Master Class – FAQ

Where is the master class held?
We’ll be working on OTTER, a browser-based teaching platform. This allows files to be shared easily, without cluttering your inbox, and gives you classroom access from any net-wired terminal, anywhere in the world. But you’ll still have options to push alerts to email, if that appeals.

Guyanese river otterWhen does the bell ring?
Never! Go online whenever you please – the classroom is open 24/7. Lectures post Fridays at noon PST. Assignments are due on Monday by midnight, wherever you are. Instructor Amanda Castleman’s critiques post on Wednesdays, also by midnight.

What’s expected of me?
You’ll receive weekly assignments and should offer feedback to at least two fellow students each week. Participation on the discussion forums is optional.

What are the critiques like?
Amanda is renowned for her detailed line-edits (she interleaves comments, sometimes with links, directly into your manuscript). She also offers more general holistic advice, where it’s required.

Your work –  and feedback –  will be visible to the whole class, so students can learn from each others strengths and spots to improve upon. Short-term exceptions can be made to this policy for extremely sensitive work.

Samoan porters (image by Amanda Castleman)How much time does the master class take?
Akin to a three-credit college class, the workshop requires 60-90 minutes of reading and at least two hours for the assignments each week. Ambitious readers can delve deep via links and articles: some study is
self-guided and entirely optional.

Can I travel during the session?
Students – and the instructor – frequently roam during the course. The decision should hinge upon your work habits: can you focus and write well away from home? Will you have the discipline to hand in assignments early, if necessary?

Good habits are important, so the workshop allows just one late submission per student (except by special arrangement). Further tardy work will not be critiqued.

Is the master class suitable for unpublished or inexperienced writers?
In most cases, no. This workshop focuses on advanced techniques and career-building steps, not the basics of freelancing and travel writing. For an overview, we suggest studying with Writers.com’s Naomi Tomky or Julie Schwietert Collazo. Both offer courses catering to beginners, as well as professionals jumping genres or reviving skill-sets.

Not sure if the master class is for you? Take our quiz to find out.

What sort of success can I expect?
Amanda’s students have published in outlets from Sunset to National Geographic Traveler and The New York Times. One had to pause, then restart later, because she landed so much work off the first pitches she ever sent. Another won travel-writing’s most prestigious prize, the Lowell Thomas.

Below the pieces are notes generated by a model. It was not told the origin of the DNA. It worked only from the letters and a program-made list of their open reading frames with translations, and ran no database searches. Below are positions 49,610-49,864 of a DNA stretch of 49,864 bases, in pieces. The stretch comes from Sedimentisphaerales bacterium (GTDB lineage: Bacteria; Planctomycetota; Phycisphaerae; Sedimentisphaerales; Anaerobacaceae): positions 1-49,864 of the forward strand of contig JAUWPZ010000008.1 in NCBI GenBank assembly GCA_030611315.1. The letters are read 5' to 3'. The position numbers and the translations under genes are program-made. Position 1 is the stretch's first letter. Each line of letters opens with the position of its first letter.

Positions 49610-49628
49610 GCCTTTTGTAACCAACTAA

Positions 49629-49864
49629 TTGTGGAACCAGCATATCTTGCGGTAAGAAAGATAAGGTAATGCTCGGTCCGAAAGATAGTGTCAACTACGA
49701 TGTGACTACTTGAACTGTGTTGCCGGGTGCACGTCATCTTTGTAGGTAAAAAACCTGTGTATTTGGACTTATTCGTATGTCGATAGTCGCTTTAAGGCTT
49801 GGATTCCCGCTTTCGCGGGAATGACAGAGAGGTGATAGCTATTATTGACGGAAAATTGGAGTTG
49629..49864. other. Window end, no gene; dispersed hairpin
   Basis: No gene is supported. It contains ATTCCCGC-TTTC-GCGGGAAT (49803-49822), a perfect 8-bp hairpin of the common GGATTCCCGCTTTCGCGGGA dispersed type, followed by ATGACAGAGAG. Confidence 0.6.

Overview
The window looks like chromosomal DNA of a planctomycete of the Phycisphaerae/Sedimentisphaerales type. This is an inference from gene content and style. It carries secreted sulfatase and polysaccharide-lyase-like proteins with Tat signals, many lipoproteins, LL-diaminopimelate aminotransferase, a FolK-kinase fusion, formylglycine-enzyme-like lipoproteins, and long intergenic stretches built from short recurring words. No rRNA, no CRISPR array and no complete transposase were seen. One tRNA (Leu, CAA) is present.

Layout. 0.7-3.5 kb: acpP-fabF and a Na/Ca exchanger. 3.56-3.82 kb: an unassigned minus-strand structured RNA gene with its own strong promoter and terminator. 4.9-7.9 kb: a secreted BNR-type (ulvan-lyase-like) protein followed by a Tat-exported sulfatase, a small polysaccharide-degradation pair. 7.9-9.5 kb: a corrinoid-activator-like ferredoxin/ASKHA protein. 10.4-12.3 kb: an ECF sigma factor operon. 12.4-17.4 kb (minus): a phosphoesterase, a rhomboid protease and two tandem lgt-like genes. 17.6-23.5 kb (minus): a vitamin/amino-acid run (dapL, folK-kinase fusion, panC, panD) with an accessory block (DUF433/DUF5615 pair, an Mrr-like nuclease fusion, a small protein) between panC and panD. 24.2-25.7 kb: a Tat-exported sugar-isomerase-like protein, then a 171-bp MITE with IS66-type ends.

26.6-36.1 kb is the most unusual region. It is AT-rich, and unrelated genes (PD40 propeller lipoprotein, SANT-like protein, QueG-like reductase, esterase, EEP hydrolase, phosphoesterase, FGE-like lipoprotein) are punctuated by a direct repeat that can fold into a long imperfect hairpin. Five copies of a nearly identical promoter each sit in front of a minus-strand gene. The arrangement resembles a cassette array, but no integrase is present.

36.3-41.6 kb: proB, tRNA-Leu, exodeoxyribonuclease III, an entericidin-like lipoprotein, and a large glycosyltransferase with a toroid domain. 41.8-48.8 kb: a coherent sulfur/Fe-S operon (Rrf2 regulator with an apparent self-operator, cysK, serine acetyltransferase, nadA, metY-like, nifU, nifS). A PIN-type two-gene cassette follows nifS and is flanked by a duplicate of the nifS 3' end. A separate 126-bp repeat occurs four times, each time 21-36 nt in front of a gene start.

See some examples of student work.

But placement depends on timing, connections and marketing savvy, as much as talent. This course works to boost each student up a few ladder rungs from where he or she began. For some, that’s breaking into a new publication, for others that’s working towards a coveted clip, book proposal or Lowell-Thomas submission.

Pingxi Lantern Festival, Taiwan (image by Amanda Castleman)I live outside the U.S. Is this a problem?
The class is entirely online with no fixed hours. All you need is a word-processing program, Internet access, a browser and a credit card.

Amanda works for international outlets, and has held staff jobs in the UK. She’s sensitive to different Anglophone dialects and how they might effect publication-ready prose.

I’m not sure I want to freelance…
There’s no publish or perish here. The master class covers career-building skills, but primarily focuses on storytelling and style elements that can translate to many mediums.

Will this course help a travel blogger?
Absolutely. In fact, our alumna who won the Lowell Thomas – travel writing’s Pulitzer – coauthors The Vacation Gals blog (Kara Williams).

The workshop explores techniques common to strong writing everywhere: interviews, authoritative sources, news angles, narrative arc, etc… Most importantly, it offers detailed feedback from seasoned writers, editors and instructors, something independent authors often lack.

What stops other writers from stealing my ideas?
The world teems with story concepts and writers often stumble across the same ones: overlap tends to be coincidence, not theft. But this workshop will inoculate you, by focusing on the stories you’re most suited to tell, and digging deep for original angles, access and sources to make them shine. Between your unique take – and the 10,000-odd English-language publications worldwide – there’s room for students to explore the same topics, working together, rather than at odds.

Will other students steal my contacts and outlets?
No. We encourage people to pool intel, as a rising tide lifts all boats. But you’re under no obligation to divulge publication details or editors’ emails, if that doesn’t feel comfortable.

How can I pay?
The Travel Writing Master Class accepts credit and debit cards. U.S. checks, SquareCash and Transferwise are possible by special arrangement.

What if I try the class and things don’t click?
It happens –  no problem! If you withdraw before kickoff or within the first week, you’ll receive a full refund minus a $35 administrative fee. Students who cancel in the second week can request a $415 reimbursement. The Travel Writing Master Class can’t accommodate refunds after day 14, but will issue transfer credits for other terms.

But what if I can’t finish in ten weeks?
Under exceptional circumstances, students can transfer terms for up to two calendar years or bank private tutorial credits.

Wait, I have another question!
Please email Amanda!